Megan Abbott: Beware the Woman

The Gothic is one of those adjacent genres that fed into the mystery torrent but still manages a fairly strong stream of its own. Many mistresses of mystery like Mignon Eberhardt and Daphne du Maurier mixed updated elements of the Gothic into their most notable books. An equally notable modern talent, Megan Abbott is nothing if not an aficionado of genre, but her take in her excellent new effort Beware the Woman is not just imitation, but an update and critique of these female centered but male dominated stories.

There’s a sly reference to DuMarier’s Rebecca here, what with the “ancestral” home, the secretive haunted husband and the ambiguous housekeeper, and the set-up is totally classic, a young woman alone in a strange, dark house, vaguely menaced and quickly discovering her lack of agency in the situation. Usually things are accelerated by some natural disaster, often a storm that knocks out telephone and power, plunging everything into a more perilous and less civilized world, with dangerous secrets unfolding in the dark. But Abbot doesn’t need all that – she has the U.P.

Yes, Beware the Woman is set in Michigan’s very own beloved Upper Peninsula, not exactly a natural disaster but certainly a natural challenge to cell phone use, consistent power and getting the hell out of the middle of it in a hurry. The beautiful setting and vast idiosyncrasies of the region are evocatively handled (after reading this book I tried Blue Moon ice cream for the first time and we’re talking about visiting Tahquamenon Falls) and, as readers know from Steve Hamilton, it makes for a vivid backdrop, often becoming a character itself.

Abbott’s Jacy is a modern woman trapped in an isolated timewarp, leaving the East Coast of today and taking a trip with her hapless husband Jed to meet his extremely patriarchal patriarch at a beloved family vacation home in a place where the boundaries between life and death seem a lot thinner. And, oh, she’s pregnant too, making travel more complicated, and since her father-in-law, the initially avuncular Dr. Ash, is in fact, a doctor and a friend of the only other doctor around, she finds herself losing control of her own body in the name of common sense. At first she’s just an outsider trying to decode the workings of a long running household in an unfamiliar place, but soon, while still trying to not make waves or seem demanding or paranoid, she determines that maybe it’s a place she shouldn’t be. The men do not agree, arguing for the wellbeing of the baby.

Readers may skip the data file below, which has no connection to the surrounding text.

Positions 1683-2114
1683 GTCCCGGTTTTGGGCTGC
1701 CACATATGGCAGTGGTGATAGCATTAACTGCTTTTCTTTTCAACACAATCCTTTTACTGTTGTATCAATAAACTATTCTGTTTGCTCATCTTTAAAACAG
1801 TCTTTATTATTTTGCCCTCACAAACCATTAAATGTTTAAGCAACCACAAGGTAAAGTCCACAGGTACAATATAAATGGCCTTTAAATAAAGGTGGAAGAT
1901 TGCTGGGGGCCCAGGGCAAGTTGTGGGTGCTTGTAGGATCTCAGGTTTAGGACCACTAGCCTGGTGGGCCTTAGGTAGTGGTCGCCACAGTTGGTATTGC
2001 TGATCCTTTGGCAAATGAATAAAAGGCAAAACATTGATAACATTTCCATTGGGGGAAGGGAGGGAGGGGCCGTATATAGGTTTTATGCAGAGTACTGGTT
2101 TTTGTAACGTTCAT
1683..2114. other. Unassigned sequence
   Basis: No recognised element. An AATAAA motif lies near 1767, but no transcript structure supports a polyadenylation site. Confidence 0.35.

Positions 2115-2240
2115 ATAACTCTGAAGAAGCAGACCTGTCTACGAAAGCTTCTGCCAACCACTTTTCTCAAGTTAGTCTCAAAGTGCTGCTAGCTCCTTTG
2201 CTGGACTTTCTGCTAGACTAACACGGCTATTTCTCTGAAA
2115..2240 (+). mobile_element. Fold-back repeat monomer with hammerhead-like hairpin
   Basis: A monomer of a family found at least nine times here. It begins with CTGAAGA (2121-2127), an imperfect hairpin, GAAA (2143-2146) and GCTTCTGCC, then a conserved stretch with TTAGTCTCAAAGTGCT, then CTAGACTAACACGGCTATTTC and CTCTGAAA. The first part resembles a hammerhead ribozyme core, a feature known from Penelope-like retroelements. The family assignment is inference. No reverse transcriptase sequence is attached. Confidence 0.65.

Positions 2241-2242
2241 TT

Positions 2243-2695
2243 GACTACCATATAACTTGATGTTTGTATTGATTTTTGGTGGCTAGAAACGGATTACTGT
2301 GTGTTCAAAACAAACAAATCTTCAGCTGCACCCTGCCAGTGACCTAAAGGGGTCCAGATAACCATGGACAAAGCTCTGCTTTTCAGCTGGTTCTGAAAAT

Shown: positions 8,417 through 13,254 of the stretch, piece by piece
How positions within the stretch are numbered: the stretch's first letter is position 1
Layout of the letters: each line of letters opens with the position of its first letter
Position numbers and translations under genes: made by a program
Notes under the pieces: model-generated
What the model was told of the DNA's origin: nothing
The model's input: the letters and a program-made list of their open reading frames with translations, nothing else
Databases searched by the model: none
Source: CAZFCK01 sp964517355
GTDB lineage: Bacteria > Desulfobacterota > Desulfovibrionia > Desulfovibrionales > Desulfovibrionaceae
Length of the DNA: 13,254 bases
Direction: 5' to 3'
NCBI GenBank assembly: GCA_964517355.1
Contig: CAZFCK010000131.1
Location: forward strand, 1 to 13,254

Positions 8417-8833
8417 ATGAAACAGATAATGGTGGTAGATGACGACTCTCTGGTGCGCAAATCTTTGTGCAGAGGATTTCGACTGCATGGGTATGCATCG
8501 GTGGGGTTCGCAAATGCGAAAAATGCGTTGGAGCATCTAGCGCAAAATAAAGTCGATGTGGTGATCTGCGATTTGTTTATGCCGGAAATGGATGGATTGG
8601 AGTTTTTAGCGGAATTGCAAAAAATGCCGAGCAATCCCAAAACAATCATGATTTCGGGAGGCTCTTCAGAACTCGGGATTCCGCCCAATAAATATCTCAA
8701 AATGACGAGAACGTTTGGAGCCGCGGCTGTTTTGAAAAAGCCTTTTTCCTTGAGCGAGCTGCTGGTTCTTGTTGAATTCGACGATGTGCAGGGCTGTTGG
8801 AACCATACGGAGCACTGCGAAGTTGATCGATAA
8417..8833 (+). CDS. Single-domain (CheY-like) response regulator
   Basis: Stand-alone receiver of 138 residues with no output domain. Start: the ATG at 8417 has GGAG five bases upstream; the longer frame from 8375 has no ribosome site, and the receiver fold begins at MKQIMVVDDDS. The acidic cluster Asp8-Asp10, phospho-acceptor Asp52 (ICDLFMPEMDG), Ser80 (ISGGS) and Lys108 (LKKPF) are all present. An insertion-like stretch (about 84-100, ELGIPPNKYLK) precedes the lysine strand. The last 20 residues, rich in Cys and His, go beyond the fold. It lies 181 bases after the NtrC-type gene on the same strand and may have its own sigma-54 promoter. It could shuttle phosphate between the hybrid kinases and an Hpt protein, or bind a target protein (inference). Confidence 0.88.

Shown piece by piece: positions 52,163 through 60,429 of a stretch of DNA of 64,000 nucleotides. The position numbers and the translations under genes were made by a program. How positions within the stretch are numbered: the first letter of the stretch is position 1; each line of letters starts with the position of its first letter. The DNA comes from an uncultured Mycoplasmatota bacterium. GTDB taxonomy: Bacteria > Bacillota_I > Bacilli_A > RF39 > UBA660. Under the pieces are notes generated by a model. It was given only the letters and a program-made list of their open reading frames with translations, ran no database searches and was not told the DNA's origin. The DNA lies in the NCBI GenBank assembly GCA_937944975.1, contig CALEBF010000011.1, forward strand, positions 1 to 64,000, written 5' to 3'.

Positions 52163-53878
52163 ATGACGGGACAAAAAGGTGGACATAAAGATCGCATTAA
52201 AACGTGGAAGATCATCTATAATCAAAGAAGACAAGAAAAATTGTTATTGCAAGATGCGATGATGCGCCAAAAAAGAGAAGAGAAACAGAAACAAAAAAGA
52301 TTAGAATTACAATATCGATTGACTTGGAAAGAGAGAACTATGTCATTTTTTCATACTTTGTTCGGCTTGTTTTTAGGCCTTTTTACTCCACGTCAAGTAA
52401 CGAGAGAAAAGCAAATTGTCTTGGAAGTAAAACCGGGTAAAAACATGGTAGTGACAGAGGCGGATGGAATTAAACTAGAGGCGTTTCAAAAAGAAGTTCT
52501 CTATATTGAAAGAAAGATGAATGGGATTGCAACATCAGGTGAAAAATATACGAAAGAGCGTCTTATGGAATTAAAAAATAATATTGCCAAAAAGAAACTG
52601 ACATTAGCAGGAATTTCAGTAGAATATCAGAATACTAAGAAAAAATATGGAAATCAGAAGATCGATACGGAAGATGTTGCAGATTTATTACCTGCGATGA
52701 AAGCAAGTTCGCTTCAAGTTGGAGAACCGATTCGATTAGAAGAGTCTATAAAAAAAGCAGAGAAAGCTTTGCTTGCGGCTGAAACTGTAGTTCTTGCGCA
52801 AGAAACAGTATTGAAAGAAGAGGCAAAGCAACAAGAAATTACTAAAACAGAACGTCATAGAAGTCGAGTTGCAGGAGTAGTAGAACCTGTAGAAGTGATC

Megan is a great person and a skillful and intelligent writer who I have long admired, and she deserves a big time bestseller as much as anyone, but to market this book as “Summer’s Big Thriller” isn’t quite right, because it’s better than that. Although there are great plot twists here, she doesn’t rat-tat-tat focused scenes like those potboiler producers. Rather, one of her greatest gifts is creating a deeply textured atmosphere of ambiguous dread and some weird kind of pleasure, as evidenced by her audacious and deeply hypnotic TV show Dare Me.

Beware The Woman is a little more restrained, balanced by a dollop of her illustrious predecessors in this territory like Jane Eyre. I love this stuff, so if I can be forgiven one even more archaic reference to a book called Uncle Silas, an 1864 publication by J. Sheridan Le Fanu, described these days as a Victorian Gothic mystery-thriller, and the creepiest book I have ever read.  This one is right up there though, and Abott’s impressionistic prose creeps forward as everything gets creepier and creepier until all that has been repressed explodes into view. Uncle Silas could also be called a ghost story, although in the end (spoiler alert from 1864) there aren’t any real ghosts. Similarly Beware the Woman is about a region haunted by its now diminishing glory and exploitative past, and men haunted by very similar things. I’ve avidly followed Abbott’s writing from her first jaw dropping noir novels to her more recent contemporary cutting edge work, applauding at every step. She’s one of the handful of writers that I still run out and get on the day of publication, and I haven’t been disappointed yet. Don’t Beware the Woman – snap up her book!  — Jamie Agnew